Basically, the argument was as follows: “How do we know that there are no charismatic gifts of healing today? Because we do not see any happening. Charismatics can talk all they want about gifts of healing but we do not see these miracles being performed today and so we can rest assured that such gifts have ceased.”

For this gentleman, whose opinion concerning the continuation of gifts given to the NT apostles I am in agreement with, the lack of empirical evidence was sufficient to dismiss such an alleged spiritual phenomenon. The problem with this argument, however, should be pointed out so that we do not make the same mistake in our zeal to defend against the excesses of charismania.

The premise upon which the conclusion (that miracles have ceased) is built is: we do not see them happening. First, this preacher appears to miss the fact that his opponents—the advocates for continuationism—would simply retort that we do see them happening. In fact, the epistemological method employed by both parties here is the same: empiricism. Certainly, while I have not personally observed such purported miracles myself, there are many who claim that they have indeed witnessed them. The fallacy of induction is evident because neither party is capable of observing every case in history across the globe in order to definitively say, empirically, “miracles do not happen”. If someone claims to have experienced a miraculous healing by way of a Word of Faith healer in Africa (even though the smartphone-laden generation did not take it upon themselves to document such a rare and miraculous occurence), who am I to argue against his experience? Likewise, if I insist that I have yet to observe a purported miracle by way of a Word of Faith healer, how can the WoF advocate insist that I must have in fact observed such occurrences?

The point is, in fact, that all of this is beside the point. Rather than a discourse on the flaws of empiricism (which would itself invalidate the claims of the WoF movement), I want to show that this probably well-intentioned preacher was delivering an argument against modern miracles by appealing to his experience and not by appealing to the Word of God. My criticism is not of his position as a cessationist, nor do I disagree that there is a lack of the empirical evidence you would expect to find if such miracles were happening today,[1] nor will I here attempt to exegete the necessary Scriptures to make a case for cessationism. My point here simply is that the man’s authority on this subject was his personal experience—his appeal was to the same authority as the advocate of modern miracles! Word of Faith advocates appeal to their experience which is what validates the movement, putting us in a stalemate. Only when one is willing to appeal to the only authority (Scripture) can we find a legitimate basis for either accepting or denying post-apostolic miraculous healings. If knowledge is propositional truth as revealed in Scripture and not a collection of universals formulated by a posteriori reasoning, then it is the biblical text which must be the foundation upon which our position rests, irrespective of the experience had by continuationists and cessationists alike.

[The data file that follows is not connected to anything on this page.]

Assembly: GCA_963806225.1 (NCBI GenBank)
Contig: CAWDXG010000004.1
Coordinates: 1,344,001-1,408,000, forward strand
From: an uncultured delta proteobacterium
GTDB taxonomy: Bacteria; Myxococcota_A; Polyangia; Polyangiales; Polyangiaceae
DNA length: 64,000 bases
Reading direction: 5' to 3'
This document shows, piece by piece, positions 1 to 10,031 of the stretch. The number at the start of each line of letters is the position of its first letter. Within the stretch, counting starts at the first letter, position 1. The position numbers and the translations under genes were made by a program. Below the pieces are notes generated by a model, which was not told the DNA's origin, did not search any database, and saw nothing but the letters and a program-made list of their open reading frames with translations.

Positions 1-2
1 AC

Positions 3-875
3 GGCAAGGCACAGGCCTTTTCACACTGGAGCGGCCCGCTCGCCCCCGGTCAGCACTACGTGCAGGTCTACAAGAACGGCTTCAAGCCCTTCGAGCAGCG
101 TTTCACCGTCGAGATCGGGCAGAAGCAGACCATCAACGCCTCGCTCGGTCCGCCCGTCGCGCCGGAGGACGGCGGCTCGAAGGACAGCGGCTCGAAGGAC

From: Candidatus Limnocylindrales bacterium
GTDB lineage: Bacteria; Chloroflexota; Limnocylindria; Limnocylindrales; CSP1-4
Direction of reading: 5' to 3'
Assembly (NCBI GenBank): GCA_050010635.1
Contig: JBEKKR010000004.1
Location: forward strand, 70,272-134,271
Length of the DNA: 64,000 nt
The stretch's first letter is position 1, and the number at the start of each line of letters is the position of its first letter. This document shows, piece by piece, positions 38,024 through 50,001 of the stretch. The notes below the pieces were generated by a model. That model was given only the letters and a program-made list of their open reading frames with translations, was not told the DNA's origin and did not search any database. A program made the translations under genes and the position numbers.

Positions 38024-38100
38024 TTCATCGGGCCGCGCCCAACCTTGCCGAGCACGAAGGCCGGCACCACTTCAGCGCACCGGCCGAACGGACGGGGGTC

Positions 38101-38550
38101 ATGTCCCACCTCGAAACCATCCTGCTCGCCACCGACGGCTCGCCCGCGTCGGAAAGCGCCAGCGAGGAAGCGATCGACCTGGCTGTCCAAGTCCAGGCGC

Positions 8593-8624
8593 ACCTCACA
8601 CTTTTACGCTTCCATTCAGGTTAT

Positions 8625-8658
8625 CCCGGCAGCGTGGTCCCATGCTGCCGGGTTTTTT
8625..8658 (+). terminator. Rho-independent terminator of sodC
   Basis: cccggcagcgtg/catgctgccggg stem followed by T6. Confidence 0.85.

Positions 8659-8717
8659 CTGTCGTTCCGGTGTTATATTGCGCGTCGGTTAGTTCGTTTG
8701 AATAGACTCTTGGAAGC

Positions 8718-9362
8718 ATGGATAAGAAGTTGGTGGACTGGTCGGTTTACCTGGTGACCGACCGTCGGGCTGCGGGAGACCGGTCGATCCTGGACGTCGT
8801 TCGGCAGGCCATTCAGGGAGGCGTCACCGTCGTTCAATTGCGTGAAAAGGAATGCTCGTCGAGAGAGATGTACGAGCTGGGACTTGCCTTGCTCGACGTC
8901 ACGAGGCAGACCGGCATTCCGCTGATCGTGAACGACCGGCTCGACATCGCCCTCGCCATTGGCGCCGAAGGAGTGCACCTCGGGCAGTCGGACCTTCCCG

-Nick Sabato

 

[1] Justin Peters’ comments are of interest here. On page 72 of his 2002 Master’s thesis (An examination and critique of the life, ministry, and theology of healing evangelist Benny Hinn) he writes: “The proof of Hinn’s purported healings is conspicuous by its absence. Even if documented miracles were common in Hinn’s ministry, they would not in and of themselves legitimize it (Matt. 7:22-23). It seems that nearly all of those on stage claiming to have been healed suffer from maladies that are not readily visible, such as stomach ulcers, cancers, or bad backs. If God is truly healing people through Benny Hinn, where are the amputees, the blind, the imbecilic, the maimed, and the crippled? They are sitting, or sometimes lying, on the back of the floor area safely away from the watchful eyes of the numerous television cameras. If some do venture forward, they are ushered away just as was this author.”

Human ability and the imperative mood

While I was struggling with issues relating to Calvinism, I often repeated an assertion that I had picked up from my Dispensational brethren which was essentially this: God’s giving of a command to fallen man necessarily implies that man has the ability to respond to the command. In other words, responsibility necessitates ability. For God to demand something that His creatures were innately incapable of responding to would not have sat well with the non-confessional, non-denominational Dispensational church I was brought up in, and it did not sit well with me.

Not having a sufficiently coherent theological framework in place, such an assertion regarding man’s ability to repent seemed reasonable, especially when the “prevenient grace” of God would necessarily be bestowed upon all. It was not that man in his natural state could keep the commandments, but that God had enabled all men to do what He commands by extending His grace to all people. And all you had to do to make this case was show from the Scriptures that “God…commands all men everywhere to repent” (Acts 17:30), remind objectors that only some men actually do repent, and chalk up the difference to man’s inviolable and autonomous will which sometimes stubbornly resists the grace of God.